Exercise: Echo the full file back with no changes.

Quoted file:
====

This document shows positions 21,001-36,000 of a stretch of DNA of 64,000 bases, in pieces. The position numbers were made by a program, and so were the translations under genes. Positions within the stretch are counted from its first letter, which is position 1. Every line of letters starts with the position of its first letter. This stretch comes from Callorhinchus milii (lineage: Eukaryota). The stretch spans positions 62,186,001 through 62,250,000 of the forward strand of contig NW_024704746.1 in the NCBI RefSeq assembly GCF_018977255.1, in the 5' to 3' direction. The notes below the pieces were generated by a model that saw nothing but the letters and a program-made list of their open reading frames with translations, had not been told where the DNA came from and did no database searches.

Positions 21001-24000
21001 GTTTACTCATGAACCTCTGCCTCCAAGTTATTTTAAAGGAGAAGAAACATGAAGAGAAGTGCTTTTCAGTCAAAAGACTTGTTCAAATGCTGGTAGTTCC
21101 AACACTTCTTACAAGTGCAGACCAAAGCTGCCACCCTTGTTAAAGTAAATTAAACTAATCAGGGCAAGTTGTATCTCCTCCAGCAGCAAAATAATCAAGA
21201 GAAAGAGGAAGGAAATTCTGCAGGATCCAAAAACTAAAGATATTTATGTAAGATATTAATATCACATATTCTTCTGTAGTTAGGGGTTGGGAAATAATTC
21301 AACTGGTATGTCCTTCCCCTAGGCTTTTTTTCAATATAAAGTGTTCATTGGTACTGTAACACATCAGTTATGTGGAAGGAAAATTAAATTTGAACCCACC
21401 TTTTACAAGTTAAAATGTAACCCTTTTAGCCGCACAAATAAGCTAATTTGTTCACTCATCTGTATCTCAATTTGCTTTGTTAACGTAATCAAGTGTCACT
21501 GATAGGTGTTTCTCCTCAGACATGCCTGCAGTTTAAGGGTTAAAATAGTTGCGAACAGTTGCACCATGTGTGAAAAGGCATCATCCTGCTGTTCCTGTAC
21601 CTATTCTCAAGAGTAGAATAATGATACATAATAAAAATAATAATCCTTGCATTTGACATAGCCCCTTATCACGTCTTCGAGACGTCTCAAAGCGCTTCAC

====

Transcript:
This document shows positions 21,001-36,000 of a stretch of DNA of 64,000 bases, in pieces. The position numbers were made by a program, and so were the translations under genes. Positions within the stretch are counted from its first letter, which is position 1. Every line of letters starts with the position of its first letter. This stretch comes from Callorhinchus milii (lineage: Eukaryota). The stretch spans positions 62,186,001 through 62,250,000 of the forward strand of contig NW_024704746.1 in the NCBI RefSeq assembly GCF_018977255.1, in the 5' to 3' direction. The notes below the pieces were generated by a model that saw nothing but the letters and a program-made list of their open reading frames with translations, had not been told where the DNA came from and did no database searches.

Positions 21001-24000
21001 GTTTACTCATGAACCTCTGCCTCCAAGTTATTTTAAAGGAGAAGAAACATGAAGAGAAGTGCTTTTCAGTCAAAAGACTTGTTCAAATGCTGGTAGTTCC
21101 AACACTTCTTACAAGTGCAGACCAAAGCTGCCACCCTTGTTAAAGTAAATTAAACTAATCAGGGCAAGTTGTATCTCCTCCAGCAGCAAAATAATCAAGA
21201 GAAAGAGGAAGGAAATTCTGCAGGATCCAAAAACTAAAGATATTTATGTAAGATATTAATATCACATATTCTTCTGTAGTTAGGGGTTGGGAAATAATTC
21301 AACTGGTATGTCCTTCCCCTAGGCTTTTTTTCAATATAAAGTGTTCATTGGTACTGTAACACATCAGTTATGTGGAAGGAAAATTAAATTTGAACCCACC
21401 TTTTACAAGTTAAAATGTAACCCTTTTAGCCGCACAAATAAGCTAATTTGTTCACTCATCTGTATCTCAATTTGCTTTGTTAACGTAATCAAGTGTCACT
21501 GATAGGTGTTTCTCCTCAGACATGCCTGCAGTTTAAGGGTTAAAATAGTTGCGAACAGTTGCACCATGTGTGAAAAGGCATCATCCTGCTGTTCCTGTAC
21601 CTATTCTCAAGAGTAGAATAATGATACATAATAAAAATAATAATCCTTGCATTTGACATAGCCCCTTATCACGTCTTCGAGACGTCTCAAAGCGCTTCAC